Eldad Yaniv provided an excellent demonstration of this in his op-ed in Haaretz on Tuesday. Under a headline that could only be seen as ironic, “Zionists are not racists,” the creator of the “National Left” proved exactly the opposite. Zionists are indeed racists. In his piece, Yaniv threatened that “if we do not leave the territories … Ahmed Tibi will be prime minister.” A man who wants, justly and courageously, to shake the comatose left into action at any cost, in any way, has exposed the unsavory side of all Israeli Jews, both left and right.

Inadvertently, perhaps, Yaniv has proved that even among the Zionist left, it’s enough to scratch the surface of the pretty talk about justice and equality to reveal the racism and nationalism. These sentiments prevail there no less than on the right.

Tibi, of course, will never be prime minister here, and it’s doubtful whether he’d want to. His heart is with his people, the Palestinians. But the left wing, yes, the left, disqualifies him in advance. This disqualification doesn’t stem merely from his opinions. It stems first and foremost from his origin. For even if Tibi supported the Greater Land of Israel and believed that the Israel Defense Forces was the most moral army in the world, even if he were wondrously gifted, he’d still be ineligible, unfit, disqualified forever and in advance. At least the right-wing racists don’t hide their racist views. But the (national ) left is tainted with nationalism, too.

Is it even permitted to ask in these parts whether Tibi is more qualified than Bibi? Perhaps as prime minister he’d be less inactive than Benjamin Netanyahu? Perhaps he’d cause Israel less damage? Perhaps he’d bring on us fewer wars and less occupation? Perhaps he’d be more concerned about social justice for all the country’s citizens? Perhaps he’d be more liberal than a nationalist Jew? Maybe the election of a minority representative would one day make society more enlightened? Maybe it would send an amazing message to the world and ourselves?

But all these questions are entirely irrelevant. Tibi is an Arab, and an Arab – talented, moderate and even an Israel-lover – would never gain our confidence.

Why? Because he is an Arab. Period. This is true regarding the position of prime minister, and it’s true regarding the owner of the garage where we have our car fixed.

So let’s all take the masks off. When we say “a Jewish state” we mean a nationalist state. For how else could it be described? Moreover, when we say Jewish state, we are denying the chance that it would ever really be democratic.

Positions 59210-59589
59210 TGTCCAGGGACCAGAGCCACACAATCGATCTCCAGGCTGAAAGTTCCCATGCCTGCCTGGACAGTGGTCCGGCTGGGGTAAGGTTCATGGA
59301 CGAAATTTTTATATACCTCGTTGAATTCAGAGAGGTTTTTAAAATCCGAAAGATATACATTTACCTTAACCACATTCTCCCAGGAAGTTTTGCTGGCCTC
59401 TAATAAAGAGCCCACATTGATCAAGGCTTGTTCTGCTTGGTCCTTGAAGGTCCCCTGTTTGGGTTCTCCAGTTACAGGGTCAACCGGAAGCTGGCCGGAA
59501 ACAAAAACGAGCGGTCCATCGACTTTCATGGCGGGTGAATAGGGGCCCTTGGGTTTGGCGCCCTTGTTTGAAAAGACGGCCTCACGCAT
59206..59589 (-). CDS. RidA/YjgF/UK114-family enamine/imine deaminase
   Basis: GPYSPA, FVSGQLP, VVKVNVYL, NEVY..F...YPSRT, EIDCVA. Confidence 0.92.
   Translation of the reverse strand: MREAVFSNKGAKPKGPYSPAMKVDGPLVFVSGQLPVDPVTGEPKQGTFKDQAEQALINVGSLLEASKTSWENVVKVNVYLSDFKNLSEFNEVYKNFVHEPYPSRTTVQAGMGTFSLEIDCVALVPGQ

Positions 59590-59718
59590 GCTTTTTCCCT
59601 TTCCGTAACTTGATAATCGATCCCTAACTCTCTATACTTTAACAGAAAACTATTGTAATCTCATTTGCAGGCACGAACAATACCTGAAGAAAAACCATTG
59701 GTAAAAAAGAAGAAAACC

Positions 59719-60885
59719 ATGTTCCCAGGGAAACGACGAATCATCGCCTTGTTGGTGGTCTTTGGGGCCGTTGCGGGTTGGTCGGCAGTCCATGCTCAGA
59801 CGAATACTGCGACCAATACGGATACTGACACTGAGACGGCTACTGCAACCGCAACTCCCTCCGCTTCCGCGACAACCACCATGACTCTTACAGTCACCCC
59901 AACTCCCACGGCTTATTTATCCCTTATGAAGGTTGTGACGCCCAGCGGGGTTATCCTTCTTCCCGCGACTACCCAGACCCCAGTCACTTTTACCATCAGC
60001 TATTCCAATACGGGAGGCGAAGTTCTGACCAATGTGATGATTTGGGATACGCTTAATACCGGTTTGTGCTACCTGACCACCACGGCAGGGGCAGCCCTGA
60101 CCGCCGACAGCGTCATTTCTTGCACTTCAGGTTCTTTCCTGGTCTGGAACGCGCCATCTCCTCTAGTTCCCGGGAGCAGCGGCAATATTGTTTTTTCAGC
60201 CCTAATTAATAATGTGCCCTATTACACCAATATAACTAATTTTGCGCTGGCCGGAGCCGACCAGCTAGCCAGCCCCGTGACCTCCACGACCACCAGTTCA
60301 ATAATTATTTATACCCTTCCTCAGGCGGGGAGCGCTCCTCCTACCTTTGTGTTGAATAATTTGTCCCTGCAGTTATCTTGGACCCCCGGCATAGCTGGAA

Democracy? Only for the Jews in this state. The possibility that an Arab citizen with “equal rights” would ever head Israel frightens us all, including Yaniv, more than anything else.

Israel Denies It Offered South Africa Warheads: NY Times

JERUSALEM — The office of Israel’s president, Shimon Peres, strongly denied Monday that Mr. Peres, as Israel’s defense minister, offered to sell nuclear warheads to South Africa in 1975, as reported by The Guardian.

Dan Meridor, Israel’s deputy prime minister and minister of intelligence and atomic energy, told reporters on Monday that he had no particular knowledge of what went on in the 1970s, as he was “not in business” then, but that he believed Mr. Peres.

Yossi Beilin, a former leftist minister, also dismissed the newspaper article and the book on which it was based, “The Unspoken Alliance: Israel’s Secret Relationship With Apartheid South Africa,” by Sasha Polakow-Suransky.

“The article does not concretely say that Israel wanted to sell nuclear warheads. It is a conclusion,” Mr. Beilin told Israel Radio. “The book itself does not say this explicitly, and I think that the president’s denial puts an end to the subject.”

Israel has a longstanding policy of nuclear ambiguity, neither confirming nor denying that it has nuclear weapons, though it is widely believed to have developed a large arsenal.

The president’s denial was unequivocal, stating that “there exists no basis in reality for the claims” that “Israel negotiated with South Africa the exchange of nuclear weapons.” The Guardian article, the president’s office added, was “based on the selective interpretation of South African documents and not on concrete facts.”